The adventure also heads inland at Russian Gulch State Park. The lush Fern Canyon Trail leads to a stunning 36-foot waterfall fanning down a rock feature. Including the Fern Canyon Trail and the popular North Country Trail, the park has over 30 miles of trails to explore. And The campground at Russian Gulch lends access to everything at the state park, with 30 sites available.
Address: CA-1, Mendocino, California
Official site: https://www.parks.ca.gov/?page_id=432
5. Big River Beach
This State Marine Conservation Area is part of Mendocino Headlands State Park. It's a constantly changing environment as the Big River meets the Pacific Ocean. Family fun things to do at this dynamic estuary include exploring the sandy shore and launching canoes into the water.
Paddling upstream is a manageable task on Big River, as is hiking or biking the inland trail following the riverbank. The largest portion of beach at Big River is next to the village and filled with gigantic driftwood logs. Here, a wooden staircase provides access to the bluff trail above.
Official site: https://www.parks.ca.gov/?page_id=442
6. Kelley House Museum
With the entire town designated as a Historic Preservation District, well-aged houses and cottages line Mendocino, easily visible from the street. The best way to learn about these preserved homes is with a historic walking tour offered on weekends by the Kelley House Museum. These two-hour walking tours dive into the 1850s pioneering history of Mendocino and highlight the architecture that remains today.
The Kelley House Museum itself is a more-than-a-century old home and a beautiful addition to Mendocino's Historic District. The museum features a well-preserved interior alongside rotating exhibits and permanent installations, including a "Then and Now" photo collage. Other programs and events at the museum include a Sunday speaker series and community barbecues.
Address: 45007 Albion Street, Mendocino, California
Official site: https://www.kelleyhousemuseum.org
7. Van Damme State Park
At the mouth of the Little River three miles south of Mendocino, Van Damme State Park exemplifies the outdoor things to do along the Mendocino coast. The park was developed by the Civilian Conservation Corps and ties back the logging history of the area. It features fern canyon hiking trails, protected diving spots, and redwood forest campgrounds. Van Damme State Park also has a universally accessible Pygmy Forest.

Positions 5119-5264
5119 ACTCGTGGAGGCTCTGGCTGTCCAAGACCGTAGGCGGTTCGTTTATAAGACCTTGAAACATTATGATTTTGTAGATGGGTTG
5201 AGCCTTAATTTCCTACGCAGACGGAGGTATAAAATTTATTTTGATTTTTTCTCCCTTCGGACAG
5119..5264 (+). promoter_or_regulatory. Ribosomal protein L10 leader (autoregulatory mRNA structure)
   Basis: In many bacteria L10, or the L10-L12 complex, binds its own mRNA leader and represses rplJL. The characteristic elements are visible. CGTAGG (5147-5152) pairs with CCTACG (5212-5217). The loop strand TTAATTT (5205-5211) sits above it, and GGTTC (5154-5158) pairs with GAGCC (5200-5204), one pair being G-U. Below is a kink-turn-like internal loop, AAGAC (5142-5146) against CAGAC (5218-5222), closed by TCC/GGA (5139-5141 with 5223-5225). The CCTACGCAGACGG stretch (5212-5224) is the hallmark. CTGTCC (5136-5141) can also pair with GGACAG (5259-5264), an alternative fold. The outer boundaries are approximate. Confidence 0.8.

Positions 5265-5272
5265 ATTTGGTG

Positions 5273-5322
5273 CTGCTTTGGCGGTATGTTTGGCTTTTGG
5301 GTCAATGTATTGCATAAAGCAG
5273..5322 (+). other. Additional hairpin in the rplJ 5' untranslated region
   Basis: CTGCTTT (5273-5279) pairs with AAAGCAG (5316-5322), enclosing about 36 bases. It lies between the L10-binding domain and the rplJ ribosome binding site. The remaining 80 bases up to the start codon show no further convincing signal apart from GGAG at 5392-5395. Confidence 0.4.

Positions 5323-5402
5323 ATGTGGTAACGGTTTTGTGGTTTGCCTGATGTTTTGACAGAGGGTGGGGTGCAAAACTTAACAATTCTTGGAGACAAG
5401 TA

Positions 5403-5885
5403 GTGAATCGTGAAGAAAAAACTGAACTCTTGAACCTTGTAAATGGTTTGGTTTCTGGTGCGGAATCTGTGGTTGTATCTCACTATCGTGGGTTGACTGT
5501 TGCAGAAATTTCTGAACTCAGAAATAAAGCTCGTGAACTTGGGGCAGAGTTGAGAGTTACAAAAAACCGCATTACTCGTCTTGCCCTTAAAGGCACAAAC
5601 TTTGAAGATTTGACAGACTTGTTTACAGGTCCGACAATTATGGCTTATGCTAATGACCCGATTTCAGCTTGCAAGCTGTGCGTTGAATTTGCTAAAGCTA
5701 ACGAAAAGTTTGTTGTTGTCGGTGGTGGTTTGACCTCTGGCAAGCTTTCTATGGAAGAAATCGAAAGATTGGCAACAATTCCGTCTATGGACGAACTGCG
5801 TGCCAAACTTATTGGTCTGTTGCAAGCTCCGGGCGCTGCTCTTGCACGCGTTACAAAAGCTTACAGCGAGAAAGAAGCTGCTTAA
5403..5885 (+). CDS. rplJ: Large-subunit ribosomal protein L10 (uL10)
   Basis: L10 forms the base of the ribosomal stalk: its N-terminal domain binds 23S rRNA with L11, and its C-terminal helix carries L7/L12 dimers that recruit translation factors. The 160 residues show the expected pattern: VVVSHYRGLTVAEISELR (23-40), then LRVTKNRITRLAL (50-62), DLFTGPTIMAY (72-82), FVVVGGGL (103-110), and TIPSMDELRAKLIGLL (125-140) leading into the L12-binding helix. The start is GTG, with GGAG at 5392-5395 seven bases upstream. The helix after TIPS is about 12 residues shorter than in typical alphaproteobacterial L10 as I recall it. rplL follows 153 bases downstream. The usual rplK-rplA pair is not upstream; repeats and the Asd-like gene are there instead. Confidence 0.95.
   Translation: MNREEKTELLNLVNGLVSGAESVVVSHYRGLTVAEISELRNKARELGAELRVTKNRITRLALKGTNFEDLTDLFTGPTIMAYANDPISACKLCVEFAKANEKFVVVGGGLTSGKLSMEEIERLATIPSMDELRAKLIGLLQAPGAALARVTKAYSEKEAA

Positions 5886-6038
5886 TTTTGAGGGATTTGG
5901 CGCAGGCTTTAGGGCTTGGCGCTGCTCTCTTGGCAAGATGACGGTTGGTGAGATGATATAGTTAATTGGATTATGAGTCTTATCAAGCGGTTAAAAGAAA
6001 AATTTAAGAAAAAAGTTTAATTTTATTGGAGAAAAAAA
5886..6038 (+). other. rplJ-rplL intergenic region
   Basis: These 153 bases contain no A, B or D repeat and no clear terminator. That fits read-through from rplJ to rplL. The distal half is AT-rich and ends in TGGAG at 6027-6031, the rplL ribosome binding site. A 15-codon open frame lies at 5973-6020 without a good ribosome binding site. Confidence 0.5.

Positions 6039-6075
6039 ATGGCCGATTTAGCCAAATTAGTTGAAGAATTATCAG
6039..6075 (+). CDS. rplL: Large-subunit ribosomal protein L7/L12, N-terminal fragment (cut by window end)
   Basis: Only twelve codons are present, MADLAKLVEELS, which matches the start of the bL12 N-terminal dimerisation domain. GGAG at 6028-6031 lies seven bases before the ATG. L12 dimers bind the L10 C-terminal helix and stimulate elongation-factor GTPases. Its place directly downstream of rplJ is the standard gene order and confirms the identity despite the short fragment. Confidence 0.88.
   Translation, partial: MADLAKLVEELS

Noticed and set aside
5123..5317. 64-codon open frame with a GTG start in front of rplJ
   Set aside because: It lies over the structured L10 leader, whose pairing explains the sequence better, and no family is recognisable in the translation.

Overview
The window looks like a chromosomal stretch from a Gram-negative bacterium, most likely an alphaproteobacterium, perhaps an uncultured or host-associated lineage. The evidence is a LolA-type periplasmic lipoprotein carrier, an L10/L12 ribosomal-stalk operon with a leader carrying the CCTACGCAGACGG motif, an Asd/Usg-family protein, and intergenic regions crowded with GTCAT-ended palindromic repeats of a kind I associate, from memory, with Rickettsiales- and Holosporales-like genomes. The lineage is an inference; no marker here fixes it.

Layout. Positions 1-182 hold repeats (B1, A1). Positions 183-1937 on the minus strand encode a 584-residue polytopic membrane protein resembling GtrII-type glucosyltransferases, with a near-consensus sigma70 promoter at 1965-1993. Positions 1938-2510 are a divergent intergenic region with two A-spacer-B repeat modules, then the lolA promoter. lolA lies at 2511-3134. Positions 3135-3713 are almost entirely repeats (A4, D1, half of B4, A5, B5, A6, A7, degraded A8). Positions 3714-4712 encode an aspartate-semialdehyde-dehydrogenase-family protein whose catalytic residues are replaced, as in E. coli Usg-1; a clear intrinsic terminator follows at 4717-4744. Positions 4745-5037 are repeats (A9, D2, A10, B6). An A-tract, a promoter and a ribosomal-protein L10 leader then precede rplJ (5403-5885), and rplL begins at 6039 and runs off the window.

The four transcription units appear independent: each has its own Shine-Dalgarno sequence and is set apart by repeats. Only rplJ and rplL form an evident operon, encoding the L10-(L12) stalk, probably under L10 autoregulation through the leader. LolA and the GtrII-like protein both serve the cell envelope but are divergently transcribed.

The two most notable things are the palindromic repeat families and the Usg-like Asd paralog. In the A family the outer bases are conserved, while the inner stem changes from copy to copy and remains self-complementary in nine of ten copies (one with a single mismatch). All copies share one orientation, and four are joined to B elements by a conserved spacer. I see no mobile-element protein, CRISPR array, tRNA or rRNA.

The 2.5-mile Fern Canyon Scenic Trail is the park's signature hike, navigating next to the lush banks of Little River. The trail navigates under a thick canopy and the constant sound of moving water. It connects with other hiking trails to explore deeper into the canyon. Near the ocean, the protected cove and surrounding day-use area is popular with beginner divers and sea-cave explorers.
The Highland Meadows Campground within the park features over 70 sites catering to tents and RVs, lending easy access to the Fern Canyon Scenic Trail and just across the highway from the beach. Overnight guests at the campground are in proximity to flushing toilets and coin-operated showers. Nine hike-in campsites along the Fern Canyon Scenic Trail are also available by reservation.
Address: 8001 CA-1, Little River, California
Official site: https://www.parks.ca.gov/?page_id=433
8. Mendocino Art Center
Established in 1959, the Mendocino Art Center played an important role in the revitalization and preservation of the Mendocino Village. Today, it's a central repository for art, culture, and community engagement. The main gallery and rotating exhibition galleries at the Art Center showcase local and regional artists.
The Art Center fosters an artistic community through its residence programs, hosting prominent artists and traveling instructors. It also hosts over 150 annual workshops, including ceramics, sculpture, and fine art. Open studio time is also available for anyone who would like to drop in.
For further cultural appeal, three blocks from the Mendocino Art Center, the Temple of Kwan Tai provides a historical look into the 19th-century Chinese community that lived in Mendocino.
Much like the surrounding homes and cottages, this Taoist Temple has been historically preserved and restored for community members to enjoy. The public can view the Taoist temple throughout the day, with tours available by appointment only.
Address: 45200 Little Lake Street, Mendocino, California
Official site: http://www.mendocinoartcenter.org
9. Mendocino Coast Botanical Gardens
The Mendocino Coast Botanical Gardens is a stunning collection of plants and trees set on 47 acres near the ocean. The gardens are a 10-mile drive north of the village within Fort Bragg city limits. They are open to the public throughout the year, and thanks to the moderate climate, something is always in bloom.
Plan for a couple of hours touring the property. Several colorful displays catch the eye immediately, including colorful heath and heather gardens and the signature rhododendron collection. Other notable landscapes include a closed-cone pine forest and a windswept coastal bluff.
Mendocino Coast Botanical Gardens also hosts several events throughout the year. Most notably, the property transforms at the end of the year for the annual Festival of Lights. This celebrated event occurs on the weekends between the end of November and mid-December.
Address: 18220 CA-1, Fort Bragg, California
Official site: https://www.gardenbythesea.org/